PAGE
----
Case number: OIC-108825-X3V8V8
On 31 March 2021, the applicant submitted a request to the Council for “all internal and external correspondence referring to ghost booking or to ghost book a client”. As the Council failed to issue a decision on the request within the statutory time-frame, the applicant sought an internal review of the deemed refusal of her request.
On 2 June 2021, the Council issued its internal review decision in which it refused the applicant’s request under section 15(1)(a) on the ground that the records sought did not exist. It provided some background to the term “ghost booking”. It explained that it is a colloquial term that was used historically to denote bookings into homeless emergency accommodation where the service user had not been set up on the PASS system or was booked in for one night by the Outreach Team into emergency beds out of hours. It said the term would have been used in conversations but is no longer in use and the bookings in question are referred to as temporary bookings, pending assessment. On 11 June 2021, the applicant sought a review by this Office of the Council’s decision based on her view that correspondence exists within the council wherein the term is used.
I have now completed my review in this case. I have decided to bring the review to a close by way of a formal, binding decision. In conducting the review, I have had regard to the correspondence between the Council and the applicant as outlined above and to correspondence between this Office and both the Council and the applicant on the matter.
This review is concerned solely with whether the Council was justified in refusing access, under section 15(1)(a) of the Act, to correspondence “referring to ghost booking or to ghost book a client” on the ground that no relevant records exist or can be found
In her application for review, the applicant explained why she was seeking access to the records in question. Section 13(4) of the Act provides that in deciding whether to grant or refuse a request, any reason that the requester gives for the request shall generally be disregarded. This means that I cannot have regard to the applicant's motives for seeking access to the records, except in so far as those motives reflect what might be regarded as public interest factors in favour of release of the information where the Act requires a consideration of the public interest (not relevant in this case).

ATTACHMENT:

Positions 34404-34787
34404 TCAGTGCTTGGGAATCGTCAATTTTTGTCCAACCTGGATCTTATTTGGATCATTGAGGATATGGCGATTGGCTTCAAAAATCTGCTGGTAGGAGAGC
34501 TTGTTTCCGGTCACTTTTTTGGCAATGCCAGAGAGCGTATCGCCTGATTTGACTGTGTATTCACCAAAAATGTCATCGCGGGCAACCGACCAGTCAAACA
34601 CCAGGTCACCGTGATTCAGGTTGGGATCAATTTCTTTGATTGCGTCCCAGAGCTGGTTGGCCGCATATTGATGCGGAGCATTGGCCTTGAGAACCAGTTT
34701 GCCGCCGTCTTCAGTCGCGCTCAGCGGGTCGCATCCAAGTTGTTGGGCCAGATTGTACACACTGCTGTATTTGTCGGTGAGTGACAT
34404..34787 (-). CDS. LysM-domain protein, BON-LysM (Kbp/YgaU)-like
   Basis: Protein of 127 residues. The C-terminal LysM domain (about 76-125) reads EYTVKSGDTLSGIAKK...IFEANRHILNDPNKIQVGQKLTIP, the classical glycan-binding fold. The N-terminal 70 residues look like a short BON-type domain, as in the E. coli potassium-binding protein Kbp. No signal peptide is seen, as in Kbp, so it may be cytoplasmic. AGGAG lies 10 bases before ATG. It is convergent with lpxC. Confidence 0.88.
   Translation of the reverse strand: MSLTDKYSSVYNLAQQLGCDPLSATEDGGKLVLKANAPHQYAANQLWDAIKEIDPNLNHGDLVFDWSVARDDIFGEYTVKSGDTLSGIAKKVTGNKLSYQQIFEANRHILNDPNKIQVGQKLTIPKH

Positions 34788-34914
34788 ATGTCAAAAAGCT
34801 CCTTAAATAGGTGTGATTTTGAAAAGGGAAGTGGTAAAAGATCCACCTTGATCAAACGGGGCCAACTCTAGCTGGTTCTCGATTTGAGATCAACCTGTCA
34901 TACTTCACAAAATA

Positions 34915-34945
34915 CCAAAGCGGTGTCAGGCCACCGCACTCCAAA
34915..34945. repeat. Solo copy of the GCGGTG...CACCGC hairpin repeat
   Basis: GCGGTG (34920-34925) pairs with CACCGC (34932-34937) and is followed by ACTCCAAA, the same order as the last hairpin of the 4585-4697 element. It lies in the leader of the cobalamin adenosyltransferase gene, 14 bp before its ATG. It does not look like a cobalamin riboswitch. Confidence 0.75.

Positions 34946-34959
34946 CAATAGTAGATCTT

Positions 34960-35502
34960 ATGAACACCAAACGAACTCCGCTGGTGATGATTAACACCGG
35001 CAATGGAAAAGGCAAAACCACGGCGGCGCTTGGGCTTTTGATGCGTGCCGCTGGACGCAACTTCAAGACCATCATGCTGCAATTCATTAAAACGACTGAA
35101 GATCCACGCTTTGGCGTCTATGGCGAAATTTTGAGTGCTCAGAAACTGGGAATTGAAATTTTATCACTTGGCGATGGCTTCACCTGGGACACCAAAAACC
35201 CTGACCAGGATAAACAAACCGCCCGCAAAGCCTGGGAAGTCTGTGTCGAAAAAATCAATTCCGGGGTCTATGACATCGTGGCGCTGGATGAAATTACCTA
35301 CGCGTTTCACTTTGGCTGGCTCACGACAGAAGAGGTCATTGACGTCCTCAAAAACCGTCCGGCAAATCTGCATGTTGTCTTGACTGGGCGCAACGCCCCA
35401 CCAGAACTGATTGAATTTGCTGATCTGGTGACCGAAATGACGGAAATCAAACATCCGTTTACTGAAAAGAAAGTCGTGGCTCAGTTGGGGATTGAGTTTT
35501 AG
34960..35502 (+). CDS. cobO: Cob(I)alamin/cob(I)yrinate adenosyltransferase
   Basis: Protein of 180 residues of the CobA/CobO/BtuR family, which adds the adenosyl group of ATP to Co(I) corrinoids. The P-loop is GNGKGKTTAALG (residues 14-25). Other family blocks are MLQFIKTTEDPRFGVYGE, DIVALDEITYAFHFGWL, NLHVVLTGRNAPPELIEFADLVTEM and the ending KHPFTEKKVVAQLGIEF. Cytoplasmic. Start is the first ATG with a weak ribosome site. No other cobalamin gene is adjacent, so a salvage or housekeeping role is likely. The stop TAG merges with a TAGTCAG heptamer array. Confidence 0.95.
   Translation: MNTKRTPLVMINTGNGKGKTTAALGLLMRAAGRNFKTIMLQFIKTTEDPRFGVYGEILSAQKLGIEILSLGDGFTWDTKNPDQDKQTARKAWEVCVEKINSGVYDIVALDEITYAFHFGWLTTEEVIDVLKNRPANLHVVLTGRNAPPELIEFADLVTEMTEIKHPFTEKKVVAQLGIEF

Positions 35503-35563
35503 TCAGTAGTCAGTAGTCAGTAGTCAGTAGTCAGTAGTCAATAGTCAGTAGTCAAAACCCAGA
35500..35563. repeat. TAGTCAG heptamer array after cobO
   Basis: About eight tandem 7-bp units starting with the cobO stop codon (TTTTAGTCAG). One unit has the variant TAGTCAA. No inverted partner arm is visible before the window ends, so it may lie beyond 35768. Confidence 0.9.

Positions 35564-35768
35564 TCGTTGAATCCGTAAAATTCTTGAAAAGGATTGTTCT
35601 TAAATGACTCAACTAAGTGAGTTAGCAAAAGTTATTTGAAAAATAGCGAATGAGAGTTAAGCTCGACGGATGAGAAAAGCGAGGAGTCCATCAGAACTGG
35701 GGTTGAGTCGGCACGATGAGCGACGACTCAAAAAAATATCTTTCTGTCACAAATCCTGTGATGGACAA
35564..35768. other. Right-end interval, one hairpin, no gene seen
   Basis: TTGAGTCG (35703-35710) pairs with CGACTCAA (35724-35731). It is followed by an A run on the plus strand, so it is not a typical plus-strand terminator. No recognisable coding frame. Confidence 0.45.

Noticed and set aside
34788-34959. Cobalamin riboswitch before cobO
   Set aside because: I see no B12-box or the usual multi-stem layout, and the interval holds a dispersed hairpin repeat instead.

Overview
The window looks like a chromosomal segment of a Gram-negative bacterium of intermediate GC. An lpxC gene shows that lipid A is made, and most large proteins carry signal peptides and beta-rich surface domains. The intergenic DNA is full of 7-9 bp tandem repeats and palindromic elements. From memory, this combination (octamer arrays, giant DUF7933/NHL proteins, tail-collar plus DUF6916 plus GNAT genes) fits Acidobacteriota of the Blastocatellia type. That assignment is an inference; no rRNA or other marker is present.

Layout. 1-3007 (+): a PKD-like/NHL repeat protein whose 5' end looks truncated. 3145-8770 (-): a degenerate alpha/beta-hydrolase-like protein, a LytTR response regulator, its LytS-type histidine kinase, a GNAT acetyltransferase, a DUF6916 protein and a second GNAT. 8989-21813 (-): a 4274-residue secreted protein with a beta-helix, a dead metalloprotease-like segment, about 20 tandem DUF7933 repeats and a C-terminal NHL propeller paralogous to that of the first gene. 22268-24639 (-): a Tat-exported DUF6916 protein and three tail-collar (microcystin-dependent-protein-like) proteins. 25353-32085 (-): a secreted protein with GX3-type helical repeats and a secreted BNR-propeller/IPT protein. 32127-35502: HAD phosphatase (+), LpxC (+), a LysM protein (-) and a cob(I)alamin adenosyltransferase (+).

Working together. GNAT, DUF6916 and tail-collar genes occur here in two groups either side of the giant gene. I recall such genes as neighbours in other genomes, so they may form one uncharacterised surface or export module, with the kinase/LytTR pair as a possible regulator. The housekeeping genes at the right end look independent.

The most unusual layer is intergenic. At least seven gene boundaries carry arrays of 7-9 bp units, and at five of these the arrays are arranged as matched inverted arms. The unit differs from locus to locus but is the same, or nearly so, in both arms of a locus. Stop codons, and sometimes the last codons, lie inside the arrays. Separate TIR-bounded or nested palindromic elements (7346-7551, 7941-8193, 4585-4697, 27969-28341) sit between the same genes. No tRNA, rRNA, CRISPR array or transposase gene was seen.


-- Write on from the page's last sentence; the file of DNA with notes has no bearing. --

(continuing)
Section 15(1)(a) of the FOI Act provides that a request for access to records may be refused if the records sought either do not exist or cannot be found after all reasonable steps to ascertain their whereabouts have been taken. The Commissioner’s role in such cases is to review the decision of the FOI body and to decide whether the decision was justified. This Office must have regard to the evidence available to the decision maker in arriving at his/her decision. The evidence in “search” cases generally consists of the steps actually taken to search for the records along with miscellaneous other information about the record management practices of the FOI body, insofar as those practices relate to the records in question.
During the course of the review, Ms Whelan of this Office sought details of the searches carried out to locate records falling within the scope of the applicant’s request. In its response, the Council said only one general email exists that refers to “ghost booking”, an instruction to staff. It said any other mention of the term is specifically in relation to a particular individual and their booking and so “would not be appropriate to include.” Following a further exchange of correspondence, the Council acknowledged that other records containing the term do, in fact, exist. It said it was conducting a full search for all relevant records.
Having regard to the Council’s confirmation that it holds relevant records, I am simply not in a position to find that the Council was justified in refusing the request under section 15(1)(a) in this case. However, I do not consider it appropriate to simply direct the release of the records in question having regard to the fact that at least some of the records may contain personal information relating to third parties.
In the circumstances, I consider that the most appropriate course of action to take at this stage is to annul the decision of the Council in its entirety, the effect of which is that the Council must consider the applicant’s request afresh and make a new, first instance decision in accordance with the provisions of the FOI Act.
Having carried out a review under section 22(2) of the FOI Act, I hereby annul the Council’s decision to refuse, under section 15(1)(a) of the FOI Act, the applicant’s request for “all internal and external correspondence referring to ghost booking or to ghost book a client”. I direct the Council to conduct a new decision-making process on the applicant’s request.
Section 24 of the FOI Act sets out detailed provisions for an appeal to the High Court by a party to a review, or any other person affected by the decision. In summary, such an appeal, normally on a point of law, must be initiated not later than four weeks after notice of the decision was given to the person bringing the appeal.